Another Entry Draft has come and gone.
The Anaheim Ducks found themselves in a bit of a different situation this year compared to previous years.
For the first time since the 1999 Draft, the Ducks did not have a 1st round pick. That pick was given to the Dallas Stars in the Patrick Eaves trade during last season’s deadline. Bob Murray told season ticket holders at an event two weeks ago that he was not worried about not having a 1st round pick given the perceived weakness of this year’s prospect pool, however.
The Ducks only had five picks out of the seven rounds in the draft, with two of those coming in the 2nd round. Given their history of hitting big on their late picks, however, it’s probable that the Ducks found some diamonds in the rough.
Let’s break down their draft haul.
50th overall: Maxime Comtois (Center/Left Wing)
Comtois is a natural center who is also capable of playing left wing as a left-handed shooter. At 6’2” and 201 lbs, Comtois is the prototypical Ducks pick: big, can throw his body around effectively, and plays with a bit of snarl. The 18-year-old spent last season in the QMJHL with the Victoriaville Tigres, putting up 51 points (22G, 29A) and 88 penalty minutes in 64 games.
Comtois specializes as an effective 2-way forward as opposed to a pure scorer like Sam Steel or Max Jones from last year. If he develops in the way the Ducks hope, he could be the heir to Ryan Kesler’s throne as the team’s leader of a future shutdown line.
Comtois was originally projected to go in the 1st round before the season, but a comparatively sluggish year dropped him to the 2nd round. The last Ducks prospect that dropped because of a rough season was Sam Steel. I think we all know how that turned out.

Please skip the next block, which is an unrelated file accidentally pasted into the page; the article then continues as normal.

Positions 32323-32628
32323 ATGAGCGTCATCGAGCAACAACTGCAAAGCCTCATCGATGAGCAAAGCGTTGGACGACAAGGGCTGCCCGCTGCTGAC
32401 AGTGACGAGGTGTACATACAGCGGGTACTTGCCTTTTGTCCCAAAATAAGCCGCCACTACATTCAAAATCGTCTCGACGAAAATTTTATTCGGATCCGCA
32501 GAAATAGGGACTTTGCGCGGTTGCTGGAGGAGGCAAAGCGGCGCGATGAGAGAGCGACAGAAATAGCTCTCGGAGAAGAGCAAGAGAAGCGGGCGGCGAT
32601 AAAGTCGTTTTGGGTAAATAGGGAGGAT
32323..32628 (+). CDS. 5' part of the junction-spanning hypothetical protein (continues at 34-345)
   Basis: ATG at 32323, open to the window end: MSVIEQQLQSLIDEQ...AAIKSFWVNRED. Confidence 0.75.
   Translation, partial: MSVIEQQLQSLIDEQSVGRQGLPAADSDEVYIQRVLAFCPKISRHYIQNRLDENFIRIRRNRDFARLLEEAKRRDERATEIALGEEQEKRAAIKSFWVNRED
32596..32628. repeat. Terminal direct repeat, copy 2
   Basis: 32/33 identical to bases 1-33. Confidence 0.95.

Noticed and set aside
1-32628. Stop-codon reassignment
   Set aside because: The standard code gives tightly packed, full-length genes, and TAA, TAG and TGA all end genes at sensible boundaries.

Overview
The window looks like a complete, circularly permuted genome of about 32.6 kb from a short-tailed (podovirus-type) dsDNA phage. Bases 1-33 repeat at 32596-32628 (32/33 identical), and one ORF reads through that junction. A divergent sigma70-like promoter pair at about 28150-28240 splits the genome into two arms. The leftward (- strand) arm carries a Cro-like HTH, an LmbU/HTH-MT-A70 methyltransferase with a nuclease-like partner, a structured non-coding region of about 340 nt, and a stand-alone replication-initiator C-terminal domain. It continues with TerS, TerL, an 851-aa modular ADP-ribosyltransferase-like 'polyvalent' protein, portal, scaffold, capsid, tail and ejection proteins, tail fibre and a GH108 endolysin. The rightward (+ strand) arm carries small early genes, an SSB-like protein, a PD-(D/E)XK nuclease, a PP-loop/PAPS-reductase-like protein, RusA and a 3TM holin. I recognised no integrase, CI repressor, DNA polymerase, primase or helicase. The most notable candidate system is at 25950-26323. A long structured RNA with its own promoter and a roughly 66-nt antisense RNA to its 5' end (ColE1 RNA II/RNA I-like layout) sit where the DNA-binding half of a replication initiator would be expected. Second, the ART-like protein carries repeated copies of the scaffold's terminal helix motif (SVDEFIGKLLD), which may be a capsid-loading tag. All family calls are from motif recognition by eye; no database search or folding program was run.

As an added bonus, Comtois has some Canada U18 experience as an alternate captain.
60th overall: Antoine Morand (Center)
Apparently Bob Murray and the Ducks scouting staff felt like getting a bit personal with their first two picks: Morand and Comtois are childhood best friends. During an interview shortly after being selected, Morand and Comtois expressed their joy at being selected together and continuing their hockey journey.
Morand is the opposite of Comtois on the ice, however. While also a center, he is on the other end of the size spectrum, coming in at just 5’10” and 179 lbs. Morand is praised for his intelligence and speed, making him difficult to shut down at times. This also contributes to his above-average playmaking skills that led him to score 74 points (28G, 46A) in 67 games for Acadie-Bathurst Titan in the QMJHL as one of their alternate captains.
91st overall: Jack Badini (Center/Left Wing)
Clearly Murray is trying to restock the farm with left handed forward talent. American Jack Badini played last season with the Chicago Steel of the USHL. He scored 42 points (28G, 14A) in 59 games to lead the Steel in goals.
Badini is known to have a terrific shot and is very hard to knock off the puck. Sound like a certain familiar Swede to you?
Badini will be attending Harvard in the fall. He has also been invited to the 2017 World Junior Summer Showcase in Plymouth, Michigan in order to be evaluated for potential inclusion on team USA for the upcoming World Junior Championships.
122nd overall: Kyle Olson (Center/Right Wing)
Olson is another undersized forward like Morand. He is known for having a relatively impressive set of wheels and strives to play a complete game at both ends of the ice. He also has shown some solid playmaking ability.
Playing for the Tri-City Americans of the WHL, Olson put up 57 points (20G, 37A) in 72 games with an impressive +25 rating.
Most experts believe that if Olson can put on some size, than he can eventually make an impact at the NHL level.
153rd overall: Olle Eriksson Ek
Eriksson Ek has been ranked as the number two European goaltending prospect according to NHL Central Scouting. Many prospect experts really liked this pick by the Ducks, with many pointing to his fantastic upper-body strength, good puck control, and his ability to routinely make Swedish National Teams.
Eriksson Ek spent last season with Farjestad BK J20 in the Swedish junior league, posting a .924 SV% and 2.16 GAA in 30 appearances.
The Ducks system has been lacking high-end goaltending talent since John Gibson made the jump to the NHL. While Gibby appears to not be going anywhere anytime soon, now was the time to restock in the event the Ducks need good, young netminders in the future.